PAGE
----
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Scientific Literature

All of Raincoast’s published scientific papers, abstracts, and conference proceedings.

Intergenerational equity can help to prevent climate change and extinction

Cover image from Nature Ecology and Evolution with figures and maps

Published on 2018.01.18 | by Raincoast | in Scientific Literature

The global crises of climate change and extinction imperil all life on Earth. A new scientific publication suggests that powerful means to address these looming threats already exist but are largely overlooked…

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Research: Evaluating anthropogenic threats to endangered killer whales to inform effective recovery plans

Population viability analysis graphs overlaying a Killer Whale

Published on 2017.10.26 | by Raincoast | in Scientific Literature

The endangered Southern Resident killer whales (SRKWs) that inhabit the Pacific Coast of Canada and the United States are balancing on a knife-edge. New research conducted by an international team of renowned scientists representing academic and conservation organizations in three countries…

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Research: online hunting forums identify achievement as prominent among multiple satisfactions

Achievement is the kind of satisfaction that is most prominent for hunters.

Published on 2017.08.30 | by Raincoast | in Scientific Literature

Researchers from the Raincoast Conservation Foundation and the University of Victoria have shed new light on what satisfies hunters. Reporting in the peer-reviewed journal Wildlife Society Bulletin, they found that the dominant satisfaction expressed in online hunting stories is achievement…

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Canada’s Wild Salmon Policy: an assessment of conservation progress in British Columbia

Figures from a research paper an assessing conservation progress in British Columbia

Published on 2017.08.24 | by Raincoast | in Scientific Literature

This paper, lead by scientists at Simon Fraser University and co-authored by two Raincoast biologists, finds that Canada’s Wild Salmon Policy has failed to improve the conservation of Pacific salmon since its adoption in 2005…

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Research: Quantifying marine mammal hotspots in British Columbia, Canada

An assortment of figures from the paper, Quantifying marine mammal hotspots in British Columbia, Canada

Published on 2017.07.28 | by Raincoast | in Scientific Literature

Building on Raincoast’s five years spent surveying marine mammals on the BC coast, a new approach to linking environmental conditions with marine mammal densities has identified hotspots of marine mammal biodiversity…

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Research: Oil Spills and marine mammals – development and application of a risk-based conceptual framework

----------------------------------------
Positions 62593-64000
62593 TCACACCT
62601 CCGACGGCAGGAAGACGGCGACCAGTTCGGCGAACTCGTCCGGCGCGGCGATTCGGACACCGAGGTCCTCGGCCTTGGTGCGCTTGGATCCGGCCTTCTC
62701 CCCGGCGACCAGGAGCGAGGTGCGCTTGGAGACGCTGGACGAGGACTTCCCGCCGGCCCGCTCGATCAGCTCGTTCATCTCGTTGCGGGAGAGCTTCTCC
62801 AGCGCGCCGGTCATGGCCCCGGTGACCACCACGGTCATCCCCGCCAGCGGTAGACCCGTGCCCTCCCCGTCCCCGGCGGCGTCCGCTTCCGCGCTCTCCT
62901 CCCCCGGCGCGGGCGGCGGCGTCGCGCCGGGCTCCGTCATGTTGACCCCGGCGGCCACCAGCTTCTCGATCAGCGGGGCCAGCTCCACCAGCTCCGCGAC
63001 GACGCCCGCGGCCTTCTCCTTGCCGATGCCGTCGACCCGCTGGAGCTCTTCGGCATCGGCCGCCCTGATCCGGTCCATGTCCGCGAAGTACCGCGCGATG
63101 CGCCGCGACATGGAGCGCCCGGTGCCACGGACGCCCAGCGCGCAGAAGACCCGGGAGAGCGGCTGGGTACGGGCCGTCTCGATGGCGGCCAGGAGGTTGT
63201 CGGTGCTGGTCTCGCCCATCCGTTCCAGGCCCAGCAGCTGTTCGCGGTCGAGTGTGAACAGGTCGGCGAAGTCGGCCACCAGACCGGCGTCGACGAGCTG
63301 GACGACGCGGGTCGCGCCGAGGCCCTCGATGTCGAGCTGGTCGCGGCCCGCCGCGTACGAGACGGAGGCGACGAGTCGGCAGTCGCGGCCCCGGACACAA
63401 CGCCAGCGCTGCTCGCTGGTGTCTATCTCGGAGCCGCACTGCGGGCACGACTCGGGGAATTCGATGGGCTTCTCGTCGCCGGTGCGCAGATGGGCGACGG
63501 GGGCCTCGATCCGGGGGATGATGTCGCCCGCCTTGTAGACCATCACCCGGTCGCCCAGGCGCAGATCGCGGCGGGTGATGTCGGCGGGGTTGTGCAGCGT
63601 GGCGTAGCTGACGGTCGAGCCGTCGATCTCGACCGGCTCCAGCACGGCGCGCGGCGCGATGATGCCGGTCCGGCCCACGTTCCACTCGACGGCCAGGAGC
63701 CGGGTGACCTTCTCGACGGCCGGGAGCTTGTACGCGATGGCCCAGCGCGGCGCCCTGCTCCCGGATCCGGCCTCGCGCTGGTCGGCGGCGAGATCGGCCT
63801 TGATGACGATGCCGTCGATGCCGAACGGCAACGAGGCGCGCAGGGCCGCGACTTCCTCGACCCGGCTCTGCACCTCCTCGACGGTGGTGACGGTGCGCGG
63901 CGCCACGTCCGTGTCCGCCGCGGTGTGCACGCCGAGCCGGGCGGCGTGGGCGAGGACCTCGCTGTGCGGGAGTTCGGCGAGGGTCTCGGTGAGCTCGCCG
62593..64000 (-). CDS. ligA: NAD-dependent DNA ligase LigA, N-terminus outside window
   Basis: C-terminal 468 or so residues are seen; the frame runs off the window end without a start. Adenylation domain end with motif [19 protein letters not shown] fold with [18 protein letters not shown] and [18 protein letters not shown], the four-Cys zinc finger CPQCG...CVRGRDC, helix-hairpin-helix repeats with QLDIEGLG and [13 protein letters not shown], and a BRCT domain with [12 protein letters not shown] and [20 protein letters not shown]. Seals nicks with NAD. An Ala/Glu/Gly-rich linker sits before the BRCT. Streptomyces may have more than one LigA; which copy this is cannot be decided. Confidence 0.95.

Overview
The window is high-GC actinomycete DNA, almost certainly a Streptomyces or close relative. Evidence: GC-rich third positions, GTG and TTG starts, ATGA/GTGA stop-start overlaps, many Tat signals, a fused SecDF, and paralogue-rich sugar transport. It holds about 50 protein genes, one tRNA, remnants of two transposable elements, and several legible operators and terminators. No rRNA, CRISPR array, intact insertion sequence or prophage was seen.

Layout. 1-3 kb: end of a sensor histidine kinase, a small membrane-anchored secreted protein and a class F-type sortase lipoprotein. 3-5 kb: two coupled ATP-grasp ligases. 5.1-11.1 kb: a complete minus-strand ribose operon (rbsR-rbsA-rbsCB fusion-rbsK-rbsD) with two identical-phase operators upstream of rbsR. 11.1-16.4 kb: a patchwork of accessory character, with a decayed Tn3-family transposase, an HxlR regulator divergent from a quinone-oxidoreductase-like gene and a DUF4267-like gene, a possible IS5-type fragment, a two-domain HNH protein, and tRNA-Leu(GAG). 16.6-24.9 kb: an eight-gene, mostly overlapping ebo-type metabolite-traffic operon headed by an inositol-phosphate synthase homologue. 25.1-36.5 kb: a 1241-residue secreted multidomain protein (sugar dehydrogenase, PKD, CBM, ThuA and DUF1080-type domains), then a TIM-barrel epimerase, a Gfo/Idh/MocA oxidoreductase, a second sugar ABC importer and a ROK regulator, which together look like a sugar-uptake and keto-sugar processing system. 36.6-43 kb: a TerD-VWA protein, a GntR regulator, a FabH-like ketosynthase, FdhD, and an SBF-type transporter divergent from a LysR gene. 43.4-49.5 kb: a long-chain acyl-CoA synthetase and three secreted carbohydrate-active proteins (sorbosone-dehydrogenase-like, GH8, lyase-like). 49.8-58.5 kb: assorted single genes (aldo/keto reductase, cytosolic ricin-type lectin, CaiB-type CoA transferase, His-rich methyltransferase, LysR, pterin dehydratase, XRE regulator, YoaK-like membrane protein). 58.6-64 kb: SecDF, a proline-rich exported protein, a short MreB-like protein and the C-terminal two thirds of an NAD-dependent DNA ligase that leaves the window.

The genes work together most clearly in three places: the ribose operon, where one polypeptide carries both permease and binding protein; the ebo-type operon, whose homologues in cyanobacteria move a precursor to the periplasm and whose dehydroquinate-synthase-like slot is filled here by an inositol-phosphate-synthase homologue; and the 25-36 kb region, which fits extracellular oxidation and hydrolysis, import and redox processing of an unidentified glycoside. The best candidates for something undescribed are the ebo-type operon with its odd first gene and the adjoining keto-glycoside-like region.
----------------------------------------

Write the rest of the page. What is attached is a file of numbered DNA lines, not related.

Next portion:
Whales eating close to the shore on the North Coast of the Great Bear Rainforest.

Published on 2017.07.24 | by Raincoast | in Scientific Literature

Using BC as a case study, this paper develops a framework for examining risk to oil spills faced by marine mammals. We found that in BC, killer whales (residents and transients), sea otters, and Steller sea lions face the greatest risk of population level consequences, but that many BC marine mammals are at elevated risk…

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Research: Intrapopulation diversity in isotopic niche over landscapes: Spatial patterns inform conservation of bear–salmon systems

Published on 2017.06.22 | by Raincoast | in Scientific Literature

New dietary study reveals salmon hotspots for grizzly and black bears across 700,000 square kilometres

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Hunting for status: men trophy hunt as a signal they can absorb the costs

3 trophy hunters kneel behind a dead grizzly.

Published on 2017.03.28 | by Raincoast | in Scientific Literature

Just days before the controversial trophy hunt of grizzly bears resumes in BC on April 01, science offers new insight into the human super predator…

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Marine birds and chronic oil pollution on Canada’s Pacific coast

Seagull flies low over the water touch their feet onto the orange sunset surface.

Published on 2016.09.09 | by Raincoast | in Scientific Literature

Chronic oil pollution is a serious issue in BC. More oil enters the global marine environment from low-level human activities than catastrophic oil spills. Evidence also suggests that these chronic level spills collectively kill more birds than catastrophic spills…

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The ecology of conflict

Infographic with stylized bear and salmon, explaining that as salmon runs decrease, human-bear conflicts increase.

Published on 2016.05.17 | by Raincoast | in Scientific Literature

New study from Raincoast and partners finds that when salmon abundance is low, human conflict with bears increases.

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Pacific herring and fisheries management in Canada: a new era or history repeated?

A pile of silvery Pacific herring.

Published on 2016.05.09 | by Raincoast | in Scientific Literature

A letter by Raincoast researchers published in Ocean & Coastal Management documents the controversy around the commercial ‘roe herring’ fishery.

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Research: Fear of large carnivores causes a trophic cascade

A pair of raccoons in the dark sit in a tree.

Published on 2016.03.02 | by Raincoast | in Scientific Literature

Raincoast PhD candidate, Justin Suraci and colleagues publish study from BC’s Gulf Islands on the role of fear in maintaining healthy ecosystems.

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